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16.5: Liquids, Gasses, and Plasmas

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    If you put enough energy into a solid, eventually it will melt. At this point, the atoms and molecules in the solid are no longer held together in the crystal, lattice, or other structure. Instead, they have enough energy to break whatever bonds (covalent, ionic, or otherwise) holding them together, and now they can flow past each other. The atoms and molecules are still largely packed together as closely as they can go, and there still are bonds of a sort holding the broadly together, but no longer are they fixed in place. Such a state would be called a liquid.

    If you raise the temperature of a liquid enough (to the “boiling point”), and continue to add energy, you can break the residual forces holding the liquid together, and give each molecule enough energy that it starts to bounce about freely. Add enough energy, and the liquid becomes a gas. At this point, each molecule or atom of the gas moves around freely. Molecules do very regularly collide with each other, but they’re not in constant interaction any more as is the case with a liquid.

    Indeed, if you investigate the momentum and kinetic energy states available to molecules in a gas, the states are mostly empty. Unlike the valence electrons in a solid, which mostly fill up the lowest states available to them, there are many, many empty lower energy states for every gas molecule. As such, it’s easy to change the energy of a gas molecule by a very small fraction of its current energy, as there are so many empty states about. At this point, you can approximate the available energy states as a continuum, and the gas molecules behave like classical particles. A traditional gas is described by the Maxwell Boltzmann distribution, which specifies the fraction of gas molecules that will be moving at any velocity given the temperature of the gas and the mass of each molecule. This description applies to the air around us, to the gas between the stars, and to the gas in atmospheres of stars.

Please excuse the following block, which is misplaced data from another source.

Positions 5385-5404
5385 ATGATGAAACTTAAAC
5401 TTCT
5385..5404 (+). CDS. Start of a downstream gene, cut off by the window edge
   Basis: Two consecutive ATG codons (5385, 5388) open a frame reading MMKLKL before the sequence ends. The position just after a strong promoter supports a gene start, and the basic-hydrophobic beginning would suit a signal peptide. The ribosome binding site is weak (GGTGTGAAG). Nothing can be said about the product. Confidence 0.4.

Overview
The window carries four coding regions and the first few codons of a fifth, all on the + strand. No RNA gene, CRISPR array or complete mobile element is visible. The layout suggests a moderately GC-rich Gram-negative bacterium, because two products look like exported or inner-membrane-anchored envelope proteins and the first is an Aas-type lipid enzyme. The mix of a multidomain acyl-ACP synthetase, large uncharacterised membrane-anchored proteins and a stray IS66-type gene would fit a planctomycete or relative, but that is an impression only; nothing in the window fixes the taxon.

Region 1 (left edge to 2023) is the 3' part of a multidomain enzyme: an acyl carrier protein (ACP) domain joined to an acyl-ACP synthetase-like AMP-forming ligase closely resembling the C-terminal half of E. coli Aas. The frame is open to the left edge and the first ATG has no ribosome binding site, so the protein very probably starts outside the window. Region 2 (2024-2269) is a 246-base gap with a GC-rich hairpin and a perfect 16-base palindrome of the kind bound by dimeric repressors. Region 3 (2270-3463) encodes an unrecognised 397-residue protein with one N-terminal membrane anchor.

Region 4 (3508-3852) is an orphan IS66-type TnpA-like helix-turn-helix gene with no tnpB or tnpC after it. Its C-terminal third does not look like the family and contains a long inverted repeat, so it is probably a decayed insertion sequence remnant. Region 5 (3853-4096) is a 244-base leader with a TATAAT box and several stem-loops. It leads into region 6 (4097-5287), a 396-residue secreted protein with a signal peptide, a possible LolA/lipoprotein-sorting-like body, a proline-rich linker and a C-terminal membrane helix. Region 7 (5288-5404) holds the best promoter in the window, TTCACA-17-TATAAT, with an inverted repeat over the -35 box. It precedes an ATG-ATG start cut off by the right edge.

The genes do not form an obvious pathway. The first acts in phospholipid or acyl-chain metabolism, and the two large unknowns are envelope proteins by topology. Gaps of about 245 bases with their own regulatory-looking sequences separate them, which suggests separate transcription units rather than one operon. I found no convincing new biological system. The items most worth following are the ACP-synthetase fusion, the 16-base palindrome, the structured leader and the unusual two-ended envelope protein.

Solid, liquid, and gas are the standard “three states of matter.” If you ionize a gas— that is, if you tear an electron off of a substantial fraction of the gas atoms— it becomes a plasma, the fourth state of matter. Because the individual particles in a plasma are electrically charged (either positive ions or negative electrons), electric and magnetic fields can greatly influence the behavior of a plasma. There are a few ways to create a plasma. One is just to raise the temperature of the gas high enough so that the average kinetic energy of any particle is high enough that collisions will tend to ionize gas molecules. Another is to shine ionizing radiation— generally ultraviolet or x-ray radiation— on the gas. Interstellar gas around young massive stars is typically mostly ionized as a result of the radiation from those stars, even though the temperature of the gas itself isn’t high enough to maintain that ionization. A final way to ionize gas is to run high energy particles through it. For instance, if you can shoot an electron beam through dilute gas, it will tend to ionize the gas it passes through. This is how plasma discharge tubes are created.

    This page titled 16.5: Liquids, Gasses, and Plasmas is shared under a CC BY-NC-SA 4.0 license and was authored, remixed, and/or curated by Pieter Kok via source content that was edited to the style and standards of the LibreTexts platform; a detailed edit history is available upon request.

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